Rural chief: HK fortune favours end to property duties - RTHK
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Rural chief: HK fortune favours end to property duties

2024-02-11 HKT 12:15
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  • Rural chief: HK fortune favours end to property duties
The head of the Heung Yee Kuk, Kenneth Lau, said on Sunday he hopes the government will take note of the Lunar New Year fortune he drew for Hong Kong and remove its remaining property cooling measures.

The rural leader drew a No 15 “neutral” fortune stick in the annual Lunar New Year ritual at the Che Kung temple in Sha Tin.

The stick corresponds to a poem that reads: “Carrying an axe and entering a forest, where to find something that you have not yet obtained? Wasting good material and losing one’s strength, offering oneself and waiting for the arrival of spring.”

Interpreting the fortune stick’s message, Lau noted that the SAR's economy had weakened in the past few years, with both the property and stock markets declining. The fortune means that the government must roll out precise measures to revive the territory's economy, he said.

“There's a chance for good outcomes the prophecy says 'spring will come'. Do not waste time and resources, but issue very precise measures to boost the economy ... and everyone has been expecting effective ones," Lau said.

"Just like we at the Heung Yee Kuk have suggested, remove the 'spicy' property measures – because there's no speculation in the property market now,” the rural leader added.

The so-called "spicy" measures introduced since 2010 include extra stamp duty for owners who resell a property within two years and levies on buyers who are not Hong Kong residents or who already own another property. They were eased by Chief Executive John Lee in his Policy Address last year.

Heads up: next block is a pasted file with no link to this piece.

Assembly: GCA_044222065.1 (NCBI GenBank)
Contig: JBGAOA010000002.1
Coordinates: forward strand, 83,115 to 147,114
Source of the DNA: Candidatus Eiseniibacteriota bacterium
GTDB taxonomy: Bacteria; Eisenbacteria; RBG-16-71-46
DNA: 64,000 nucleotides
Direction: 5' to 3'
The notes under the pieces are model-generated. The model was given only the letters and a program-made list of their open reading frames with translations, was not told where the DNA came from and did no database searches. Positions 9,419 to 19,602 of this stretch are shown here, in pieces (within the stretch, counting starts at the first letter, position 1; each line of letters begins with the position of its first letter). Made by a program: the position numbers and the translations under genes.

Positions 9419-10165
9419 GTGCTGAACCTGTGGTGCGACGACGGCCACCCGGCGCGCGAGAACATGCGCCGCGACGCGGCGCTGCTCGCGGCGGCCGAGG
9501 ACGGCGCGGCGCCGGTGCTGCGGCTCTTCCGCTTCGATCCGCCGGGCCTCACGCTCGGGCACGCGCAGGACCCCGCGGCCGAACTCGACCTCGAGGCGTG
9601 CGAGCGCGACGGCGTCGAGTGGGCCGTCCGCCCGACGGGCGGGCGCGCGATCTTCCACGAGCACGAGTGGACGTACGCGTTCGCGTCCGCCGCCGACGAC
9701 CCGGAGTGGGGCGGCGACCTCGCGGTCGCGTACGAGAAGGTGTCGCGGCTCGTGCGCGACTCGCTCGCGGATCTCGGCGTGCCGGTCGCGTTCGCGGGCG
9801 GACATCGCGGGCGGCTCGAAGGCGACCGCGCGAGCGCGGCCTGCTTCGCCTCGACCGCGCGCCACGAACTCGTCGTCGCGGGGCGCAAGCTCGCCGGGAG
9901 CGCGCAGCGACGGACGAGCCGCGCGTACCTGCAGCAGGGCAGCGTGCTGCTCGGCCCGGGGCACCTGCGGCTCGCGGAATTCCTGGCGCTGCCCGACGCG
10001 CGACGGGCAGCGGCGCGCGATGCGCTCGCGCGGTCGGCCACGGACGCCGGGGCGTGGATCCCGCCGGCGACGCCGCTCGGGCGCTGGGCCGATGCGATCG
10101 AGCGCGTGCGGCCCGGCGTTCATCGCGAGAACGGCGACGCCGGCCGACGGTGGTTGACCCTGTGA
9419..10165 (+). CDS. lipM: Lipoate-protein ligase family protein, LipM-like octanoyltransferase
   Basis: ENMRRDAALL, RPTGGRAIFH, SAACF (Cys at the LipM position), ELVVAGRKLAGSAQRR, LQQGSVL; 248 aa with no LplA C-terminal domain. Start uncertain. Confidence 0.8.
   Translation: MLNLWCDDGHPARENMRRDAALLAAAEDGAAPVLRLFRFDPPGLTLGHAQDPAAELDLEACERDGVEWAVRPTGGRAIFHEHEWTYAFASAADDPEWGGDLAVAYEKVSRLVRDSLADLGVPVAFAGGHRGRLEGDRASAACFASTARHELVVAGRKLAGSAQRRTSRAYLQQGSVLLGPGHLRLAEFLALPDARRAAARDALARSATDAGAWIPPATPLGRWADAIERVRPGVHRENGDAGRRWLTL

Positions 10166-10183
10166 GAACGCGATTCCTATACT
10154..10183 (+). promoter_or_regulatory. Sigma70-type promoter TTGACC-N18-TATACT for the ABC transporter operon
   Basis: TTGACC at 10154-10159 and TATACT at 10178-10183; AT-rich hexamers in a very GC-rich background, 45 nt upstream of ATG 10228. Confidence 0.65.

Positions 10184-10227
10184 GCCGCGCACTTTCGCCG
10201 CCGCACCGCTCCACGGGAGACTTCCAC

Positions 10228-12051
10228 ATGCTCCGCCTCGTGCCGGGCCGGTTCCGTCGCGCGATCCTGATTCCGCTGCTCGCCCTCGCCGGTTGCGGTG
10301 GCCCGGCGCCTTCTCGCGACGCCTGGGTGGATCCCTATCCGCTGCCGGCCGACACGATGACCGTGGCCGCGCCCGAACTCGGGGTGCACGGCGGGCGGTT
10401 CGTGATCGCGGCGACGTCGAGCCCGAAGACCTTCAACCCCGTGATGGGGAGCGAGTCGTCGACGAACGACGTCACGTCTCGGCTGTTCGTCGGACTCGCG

Lau added that while he supports the authorities in further developing the innovation and technology sectors, the government should maintain finance and property as two foundations of the local economy.

He said the National Security Law, and new legislation under Article 23 of the Basic Law, would also help stabilise economic development and give investors confidence.

The long-standing ceremony, conducted on the second day of the Lunar New Near, sees a rural leader draw a fortune stick by gently shaking a bamboo container until one falls out to suggest a fortune.

Lau earlier made four unsuccessful attempts to draw the fortune stick, seeing multiple sticks fall out of the cup at the same time. He bowed again before the statue of Che Kung before finally obtaining stick No 15.

Separately, the chairman of the Sha Tin Rural Committee drew a "positive" No. 50 fortune stick for the Sha Tin community.

Of the 96 sticks in the cup, 35 are “positive” sticks, 17 are “negative” ones, while 44 are "neutral".

Many residents also came to Che Kung Temple on the day to pray for good luck and an auspicious year ahead.

Rural chief: HK fortune favours end to property duties